About 10 years later, the UN's member states reexamined the Copenhagen Declaration and Programme of Action when they came together at a session of the Commission for Social Development in New York in February 2005. They also agreed to commit to promote social development. On November 26, 2007, the UN General Assembly marked February 20 as the annual World Day of Social Justice. The day was first observed in 2009.

 

The ILO unanimously adopted the ILO Declaration on Social Justice for a Fair Globalization on June 10, 2008. This is the third important statement of principles and policies adopted by the International Labour Conference since the ILO’s composition of 1919. It was shaped on the basis of Philadelphia Declaration of 1944 and the Declaration on Fundamental Principles and Rights at Work of 1998. The 2008 Declaration communicates the contemporary vision of the ILO’s mandate in the era of globalization.

 

The Declaration came at an important political juncture, reflecting the wide consensus on the need for a stronger social dimension to globalization in achieving improved and fair results for all. It constitutes a direction for the advancement of a fair globalization based on decent work, as well as a practical tool to accelerate progress in the implementation of the Decent Work Agenda at the country level. It also reflects a productive outlook by highlighting the importance of sustainable enterprises in creating more employment and income opportunities for all.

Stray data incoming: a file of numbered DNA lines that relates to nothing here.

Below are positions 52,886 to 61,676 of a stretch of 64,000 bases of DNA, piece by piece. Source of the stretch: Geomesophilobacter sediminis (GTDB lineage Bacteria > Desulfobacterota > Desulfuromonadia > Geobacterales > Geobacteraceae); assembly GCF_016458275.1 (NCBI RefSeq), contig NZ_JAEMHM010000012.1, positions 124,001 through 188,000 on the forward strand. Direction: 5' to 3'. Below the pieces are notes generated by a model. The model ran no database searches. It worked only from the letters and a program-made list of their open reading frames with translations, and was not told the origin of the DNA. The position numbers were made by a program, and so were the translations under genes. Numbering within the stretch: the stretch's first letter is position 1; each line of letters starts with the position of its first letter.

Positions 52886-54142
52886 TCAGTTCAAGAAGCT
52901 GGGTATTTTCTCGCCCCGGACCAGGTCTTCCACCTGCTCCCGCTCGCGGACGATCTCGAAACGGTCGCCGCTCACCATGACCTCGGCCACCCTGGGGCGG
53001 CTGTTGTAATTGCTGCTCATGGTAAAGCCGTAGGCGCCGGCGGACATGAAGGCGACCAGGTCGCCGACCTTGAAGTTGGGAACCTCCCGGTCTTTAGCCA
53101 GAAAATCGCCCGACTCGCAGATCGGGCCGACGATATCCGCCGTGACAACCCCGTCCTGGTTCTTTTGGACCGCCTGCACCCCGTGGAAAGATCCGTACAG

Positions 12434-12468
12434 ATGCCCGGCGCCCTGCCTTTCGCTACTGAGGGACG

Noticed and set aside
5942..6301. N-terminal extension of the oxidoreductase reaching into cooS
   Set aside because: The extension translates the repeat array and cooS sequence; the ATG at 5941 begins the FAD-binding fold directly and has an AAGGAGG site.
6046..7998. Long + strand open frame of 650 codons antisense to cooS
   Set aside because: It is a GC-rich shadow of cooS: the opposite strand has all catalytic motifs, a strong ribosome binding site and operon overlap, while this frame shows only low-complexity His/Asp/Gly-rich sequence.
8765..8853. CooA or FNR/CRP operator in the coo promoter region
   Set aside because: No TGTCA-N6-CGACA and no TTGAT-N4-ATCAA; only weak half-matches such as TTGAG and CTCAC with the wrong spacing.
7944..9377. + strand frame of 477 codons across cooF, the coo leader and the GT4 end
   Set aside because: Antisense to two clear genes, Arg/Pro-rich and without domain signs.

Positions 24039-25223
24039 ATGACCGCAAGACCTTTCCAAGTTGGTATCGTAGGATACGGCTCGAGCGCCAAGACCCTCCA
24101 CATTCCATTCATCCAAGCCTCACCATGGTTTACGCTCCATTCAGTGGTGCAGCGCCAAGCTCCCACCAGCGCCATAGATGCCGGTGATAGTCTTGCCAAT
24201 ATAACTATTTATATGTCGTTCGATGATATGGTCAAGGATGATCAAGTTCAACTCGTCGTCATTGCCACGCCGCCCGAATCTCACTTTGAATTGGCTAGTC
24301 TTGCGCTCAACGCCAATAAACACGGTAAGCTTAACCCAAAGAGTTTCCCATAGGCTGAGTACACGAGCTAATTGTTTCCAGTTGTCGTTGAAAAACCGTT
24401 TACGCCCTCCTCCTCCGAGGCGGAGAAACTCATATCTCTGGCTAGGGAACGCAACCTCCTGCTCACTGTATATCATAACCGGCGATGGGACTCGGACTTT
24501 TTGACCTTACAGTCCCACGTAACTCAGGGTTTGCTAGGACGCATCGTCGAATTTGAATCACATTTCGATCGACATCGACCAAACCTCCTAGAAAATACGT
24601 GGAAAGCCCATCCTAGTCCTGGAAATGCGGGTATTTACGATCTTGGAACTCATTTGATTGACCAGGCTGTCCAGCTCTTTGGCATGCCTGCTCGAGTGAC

As part of World Social Justice Day, ILO has released a statement on February 20, 2019 that- “Technology has generated jobs, opened up opportunities and alleviated drudgery, yet billions are still barely surviving in the informal economy. Many societies are scarred by deep social and economic divides; populations are torn apart by war and conflict. And in a changing world of work, established relationships, norms and standards are being called into question and fundamental rights at work are still to be fully realized.”. [3]

 

Social justice and Indian Constitution

Social justice signifies the equal treatment of all citizens without any social distinction based on caste, colour, race, religion, sex and so on. It means, absence of privileges being given to any particular section of the society, and improvement in the conditions of backward classes (SCs, STs, and OBCs) and women. Social justice is the foundation stone and an underlying factor of Indian Constitution. Indian Constitution makers were very cautious about the use and minimality of principles of justice. They wanted to search such form of justice which could fulfill the expectations of the whole nation.

 

Pandit Jawaharlal Nehru put an idea before the Constituent Assembly during the formulation of the Constitution that- “First work of this assembly is to make India independent by a new constitution through which starving people will get complete meal and cloths, and each Indian will get best option that he can progress himself.